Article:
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Are We Doormats?(2-19-04)
Regarding the doormat discussion.
I too can identify with both of the discussions below. Such questions have been the subject of many hours of pondering for me over the years. Almost every conceivable response to many challenging situations has been rehearsed in my mind. My practice has included examples of many contradictory approaches.
Yes, finally each of us must act in obedience to His voice within us. If we are clearly focused on who we are, His obedient servants, the issues of how we appear to others and the results of our choices become secondary, though not insignificant. As servants of Jesus we are to speak and act as He did, remembering always that we can do this only as He speaks and acts through us. We are never the master, of anyone. We only represent and point to the Master.
But as representatives of the Master, we should not see ourselves as weak or helpless victims. If we seem to be victims, it is because He is again, through us, choosing to do His work while appearing to be the victim. We must not forget that through such encounters His strength is established, and sometimes displayed and recognized.
As I have pondered these questions for many years, it has been helpful to realize that most of the "What if..." situations hardly ever occur as they are hypothetically described.
Also helpful is the realization that most of the assumed pairs of alternative choices which are offered in hypothetical (or real) situations do not include the better way offered by the Lord.
An example in a confrontational situation is the choice of whether to dominate or be dominated. We are called to neither.
We are not to dominate. We come as servants, as followers of the One who came not to be ministered unto, but to minister. We seek to control nobody.
But neither are we subject to domination. We serve the King, and Him alone. We are not permitted to do anything which is not His will, regardless of what anyone may ask or demand, whoever they are, whatever the circumstances, whenever, wherever, for whatever reason. The loving practice of this committment is
sometimes seen as an incredible demonstration of strength.
The doormat image brings to my mind the concept of being walked over by everyone coming to the door, and receiving the deposits of a lot of mud wipers, if not mud slingers.
Perhaps the alternative image some would offer us is the vicious guard dog, who growls and makes it clear that anyone who tries to enter the door will regret his choice.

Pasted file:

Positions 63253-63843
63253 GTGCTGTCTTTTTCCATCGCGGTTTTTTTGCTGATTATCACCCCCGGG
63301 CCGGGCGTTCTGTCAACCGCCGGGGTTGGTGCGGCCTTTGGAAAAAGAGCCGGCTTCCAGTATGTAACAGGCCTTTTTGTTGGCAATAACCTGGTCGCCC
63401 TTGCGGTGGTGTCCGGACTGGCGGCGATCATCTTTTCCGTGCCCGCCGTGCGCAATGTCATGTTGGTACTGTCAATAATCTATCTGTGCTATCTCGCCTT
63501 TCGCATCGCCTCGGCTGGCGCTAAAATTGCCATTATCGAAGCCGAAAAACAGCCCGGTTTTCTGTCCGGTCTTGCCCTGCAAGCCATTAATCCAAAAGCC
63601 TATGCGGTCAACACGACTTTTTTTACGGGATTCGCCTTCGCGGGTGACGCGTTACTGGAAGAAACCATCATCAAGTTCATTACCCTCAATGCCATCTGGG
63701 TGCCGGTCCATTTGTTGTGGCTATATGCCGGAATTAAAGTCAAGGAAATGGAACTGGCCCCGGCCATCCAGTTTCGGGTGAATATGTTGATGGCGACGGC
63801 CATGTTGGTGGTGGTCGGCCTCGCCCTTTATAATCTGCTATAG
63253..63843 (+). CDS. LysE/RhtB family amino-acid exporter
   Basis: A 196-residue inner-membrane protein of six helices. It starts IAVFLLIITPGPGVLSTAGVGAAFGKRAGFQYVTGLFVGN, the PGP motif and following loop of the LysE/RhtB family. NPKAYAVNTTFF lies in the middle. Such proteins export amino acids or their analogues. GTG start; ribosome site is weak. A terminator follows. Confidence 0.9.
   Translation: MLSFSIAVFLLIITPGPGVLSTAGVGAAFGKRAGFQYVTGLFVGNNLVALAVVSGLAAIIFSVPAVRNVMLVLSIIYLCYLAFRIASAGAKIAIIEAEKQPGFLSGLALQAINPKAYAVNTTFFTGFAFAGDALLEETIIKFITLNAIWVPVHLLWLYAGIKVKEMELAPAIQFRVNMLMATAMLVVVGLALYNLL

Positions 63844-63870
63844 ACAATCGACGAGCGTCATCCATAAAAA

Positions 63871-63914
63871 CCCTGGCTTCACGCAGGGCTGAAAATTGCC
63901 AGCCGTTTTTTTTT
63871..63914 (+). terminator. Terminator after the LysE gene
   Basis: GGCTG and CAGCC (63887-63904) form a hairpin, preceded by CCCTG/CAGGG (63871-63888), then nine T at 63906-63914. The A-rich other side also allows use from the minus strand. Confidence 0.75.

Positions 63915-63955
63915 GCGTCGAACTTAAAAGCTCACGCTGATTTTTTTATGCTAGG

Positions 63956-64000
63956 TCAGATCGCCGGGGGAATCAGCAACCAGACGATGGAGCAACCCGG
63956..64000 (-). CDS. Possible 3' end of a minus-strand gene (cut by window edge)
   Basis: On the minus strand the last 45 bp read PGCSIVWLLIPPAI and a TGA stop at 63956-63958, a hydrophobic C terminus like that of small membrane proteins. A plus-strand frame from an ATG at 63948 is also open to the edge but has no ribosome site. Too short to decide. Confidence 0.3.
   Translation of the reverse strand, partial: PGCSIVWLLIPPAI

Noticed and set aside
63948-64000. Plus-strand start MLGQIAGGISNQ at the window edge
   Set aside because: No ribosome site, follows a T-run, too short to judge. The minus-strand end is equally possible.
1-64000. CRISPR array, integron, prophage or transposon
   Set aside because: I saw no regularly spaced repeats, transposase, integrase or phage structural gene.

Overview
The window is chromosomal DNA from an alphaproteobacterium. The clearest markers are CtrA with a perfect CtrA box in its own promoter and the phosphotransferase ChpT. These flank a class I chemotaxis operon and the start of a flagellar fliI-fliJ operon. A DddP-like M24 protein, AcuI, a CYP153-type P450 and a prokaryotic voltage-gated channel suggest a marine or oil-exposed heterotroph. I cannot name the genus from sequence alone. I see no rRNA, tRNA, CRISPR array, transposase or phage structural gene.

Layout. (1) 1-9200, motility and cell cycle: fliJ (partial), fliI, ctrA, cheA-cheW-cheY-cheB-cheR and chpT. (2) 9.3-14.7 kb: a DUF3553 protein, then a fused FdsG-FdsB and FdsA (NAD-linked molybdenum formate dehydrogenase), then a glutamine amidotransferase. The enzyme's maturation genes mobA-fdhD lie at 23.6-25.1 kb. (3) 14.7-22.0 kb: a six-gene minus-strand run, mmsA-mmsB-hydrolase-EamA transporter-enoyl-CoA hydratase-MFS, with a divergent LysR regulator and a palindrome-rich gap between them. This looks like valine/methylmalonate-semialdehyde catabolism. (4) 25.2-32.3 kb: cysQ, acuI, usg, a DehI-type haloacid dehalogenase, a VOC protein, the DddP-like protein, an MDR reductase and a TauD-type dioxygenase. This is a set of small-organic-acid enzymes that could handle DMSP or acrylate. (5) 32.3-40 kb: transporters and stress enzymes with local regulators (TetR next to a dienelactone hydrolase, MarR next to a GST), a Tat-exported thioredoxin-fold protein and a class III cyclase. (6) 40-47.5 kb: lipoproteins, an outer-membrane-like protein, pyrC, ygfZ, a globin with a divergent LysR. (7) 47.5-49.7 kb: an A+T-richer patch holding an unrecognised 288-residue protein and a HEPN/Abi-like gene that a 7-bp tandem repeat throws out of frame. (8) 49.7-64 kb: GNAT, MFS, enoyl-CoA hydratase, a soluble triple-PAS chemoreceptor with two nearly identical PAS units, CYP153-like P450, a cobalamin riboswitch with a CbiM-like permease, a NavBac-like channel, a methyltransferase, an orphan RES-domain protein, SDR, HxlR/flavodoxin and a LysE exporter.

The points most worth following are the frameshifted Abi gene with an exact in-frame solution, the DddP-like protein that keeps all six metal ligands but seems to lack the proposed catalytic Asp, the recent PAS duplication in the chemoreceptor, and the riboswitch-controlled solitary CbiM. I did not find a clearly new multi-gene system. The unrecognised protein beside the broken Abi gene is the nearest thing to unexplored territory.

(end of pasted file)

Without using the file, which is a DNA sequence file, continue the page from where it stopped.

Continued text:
A better image might be the obedient door, which opens gracefully to the gentle touch of the Masters hand, but remains securely and
firmly bolted if He so chooses.
"At work I receive lots of rude comments and degradation and that's ok because I give them back, it's all in good fun...."
Is it really ok and good fun to make rude comments? I'm not convinced. The New Testament instructions on living have led me to conclude otherwise.
But, as always, I try to be open to evidence I haven't given full
consideration until now. Is degradation really ok and good fun?
"...I am a good target. I don't fight back."
If fighting back means taking out a switchblade, clenching a fist, insulting ,belittling, or suing, then I too am committed not to fight.
If that is all we think of as fighting, we have been sucked into secular thinking.
We are to fight the good fight of faith. The weapons we have available are more effective than the weapons of the world, useful for the breaking down of strongholds.
We can think of the purpose of fighting as disabling and overcoming. The presence and the words of Jesus in the garden caused the soldiers to fall on their faces. There are times when the steady gaze and the gently (sometimes forcefully) spoken words of His followers have had similar dramatic effects. Sometimes a simple "Why did you do that?" or "Why did you say that?" or "Just what do you mean by that?" can bring a sudden quiet hush to a raucous situation.
Because such simple questions can be so effective when they demonstrate an alternative Spirit, they must be used as carefully as a switchblade.
As we experience the the reality of the power of the Spirit which has been given us, and as we live in the confidence of that Spirit, others will increasingly see that we are not helpless victims.
We are not doormats. Perhaps we are doorkeepers.
I thank both of you for willingly entering this discussion. May it
continue. My opinion is that there are no more important questions than the ones you open. The answers to these questions are key indicators of our identity.